I know this post is a little late, but I had to find some of the older pictures of this project to get it done. So I only posted a little image on facebook to officially complete the challenge in time, but of course it will get its own post.

The 21st HSF-Challenge was “Re-Do”. This means, you could do just anything, as long as it matched one of the previous challenges (and I strongly believe with 20 challenges to chose from, you could really do next to everything). I think my project would best fit into the UFO&PHD-challenge (Un-Finished-Objects and Projects Half Done), but could also be related to the Tops&Toes-challenge.

Everything started with a little discussion on Anne Elisabeth’s blog “Munich Rococo”. I was unable to find this discussion, but it has to have been in late 2012 or early 2013. I think the context was that many things, pictures and artefacts from bygone eras can only be fully understood when used. One of the examples was a footstool, these tiny little stools you can see in what feels like every second interior scene from the 18th century onwards.

You see a footstool next to the wingbacked chair on the right Early 20th century 3D-image (damaged, armrests, tablecloth and sewing box on the far right were glued onto the image to create a three dimensional effect. The cabinet doors can be opened
You see a footstool next to the wingbacked chair on the right
Early 20th century 3D-image (damaged, armrests, tablecloth and sewing box on the far right were glued onto the image like the fringes of the carpet to create a three dimensional effect. The cabinet doors can be opened)
Chromolithography, own collection

The question was, what for was such a footstool. To rest you feet on, that’s for sure. But why? Because the feet shouldn’t touch the ground? To protect silk slippers and stockings from hard wood planks? Those who had some re-encactment experience knew the answer quite well and with it came a second answer: why did they vanish?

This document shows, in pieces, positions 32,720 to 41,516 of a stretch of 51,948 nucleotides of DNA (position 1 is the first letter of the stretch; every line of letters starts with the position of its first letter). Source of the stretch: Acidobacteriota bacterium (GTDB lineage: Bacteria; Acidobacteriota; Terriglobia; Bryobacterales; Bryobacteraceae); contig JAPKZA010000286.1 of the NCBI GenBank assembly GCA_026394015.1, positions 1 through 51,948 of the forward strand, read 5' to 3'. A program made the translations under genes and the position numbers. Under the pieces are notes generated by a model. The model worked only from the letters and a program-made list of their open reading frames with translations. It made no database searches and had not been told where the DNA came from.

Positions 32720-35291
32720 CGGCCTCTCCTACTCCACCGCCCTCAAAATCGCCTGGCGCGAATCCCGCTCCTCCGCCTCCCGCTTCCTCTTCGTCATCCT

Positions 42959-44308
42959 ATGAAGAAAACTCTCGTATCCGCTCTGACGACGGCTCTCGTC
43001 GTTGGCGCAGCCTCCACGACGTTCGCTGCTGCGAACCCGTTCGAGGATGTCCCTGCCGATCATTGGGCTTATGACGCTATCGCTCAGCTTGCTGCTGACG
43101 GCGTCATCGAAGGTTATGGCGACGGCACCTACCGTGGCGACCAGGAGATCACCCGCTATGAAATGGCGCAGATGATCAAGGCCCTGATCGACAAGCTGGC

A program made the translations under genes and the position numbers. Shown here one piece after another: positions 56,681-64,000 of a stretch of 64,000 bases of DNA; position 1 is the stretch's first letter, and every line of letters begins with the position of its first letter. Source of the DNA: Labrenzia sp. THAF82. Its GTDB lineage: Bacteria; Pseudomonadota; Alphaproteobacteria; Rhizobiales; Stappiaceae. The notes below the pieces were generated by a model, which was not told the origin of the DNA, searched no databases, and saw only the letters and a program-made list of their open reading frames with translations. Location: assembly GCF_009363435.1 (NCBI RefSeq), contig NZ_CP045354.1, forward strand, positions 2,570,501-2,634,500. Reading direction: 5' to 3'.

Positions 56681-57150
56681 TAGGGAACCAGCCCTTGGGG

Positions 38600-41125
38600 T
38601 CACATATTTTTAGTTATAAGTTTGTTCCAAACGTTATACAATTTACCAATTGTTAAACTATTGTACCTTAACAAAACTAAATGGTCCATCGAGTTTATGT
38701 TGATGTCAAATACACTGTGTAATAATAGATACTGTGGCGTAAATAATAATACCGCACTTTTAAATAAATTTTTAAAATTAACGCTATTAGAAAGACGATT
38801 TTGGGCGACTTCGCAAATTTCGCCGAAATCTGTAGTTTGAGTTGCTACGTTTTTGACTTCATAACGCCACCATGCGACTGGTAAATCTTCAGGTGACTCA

The answer is really so simple: To keep you warm. In rooms without central heating the floor is really cold so resting your feet on the floor would leave you with a pair of chilled bones and flesh in a very short time, leading to colds, flus and bladder infections. By resting you feet onto a little footstool, the feet were kept away from the cold surface and didn’t cool so easily. And when living, building, heating and isolating changed during the 20th century, these little helpers became dispensable.

Well, I am one of the girls that is always cold. I manage to have cold hands and feet the whole year, but in winter I am simply freezing, especially when I sit down and read a book or write something.
As you can imagine, I was destined to get such a footstool for myself.

I don’t know when exactly it was, but one afternoon a friend and I made a charity-second-hand-shopping tour in Berne. And amongst all the stuff I bought that day was this:

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Cute little footstool to restore, because it was really damaged.

view from below
view from below

The straps that where meant to support the whole thing and your feet on top of it were completely torn.
When I removed the upper fabric, I found another layer below:

bullen nails partly removed, a glimpse inside
bullen nails partly removed, a glimpse inside

Both fabrics completely removed and I was left with this:

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You see a thin layer of wadding inside the outer fabric, the black fabric underneath and on the far right the footstool. The edges are covered with jute. Now let’s remove this molleton thingy in the middle:

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From left to right: the black fabric you already know, the removed molleton, the whatsoever plant-like filling and the disembowelled footstool. You see the straps hanging down. The jute edge was intact and because I have no experience in upholstery I left it like that.

I removed the jute straps and stapled new ones to the wooden frame:

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Do you recognize what it is? These are ribbons to be cross stitch embroidered, these terrible, old-fashioned ribbons to hang on your door to repel welcome your visitors. I had these because a mother of a former friend of mine had embroidered very much back in the 80ies and gave me all the stuff she still had. They are very strong and wide enough to serve this purpose. The jute you see behind the straps comes from the same context. I didn’t want to drop the filling all over the place when using the footstool, so I added this layer to the bottom.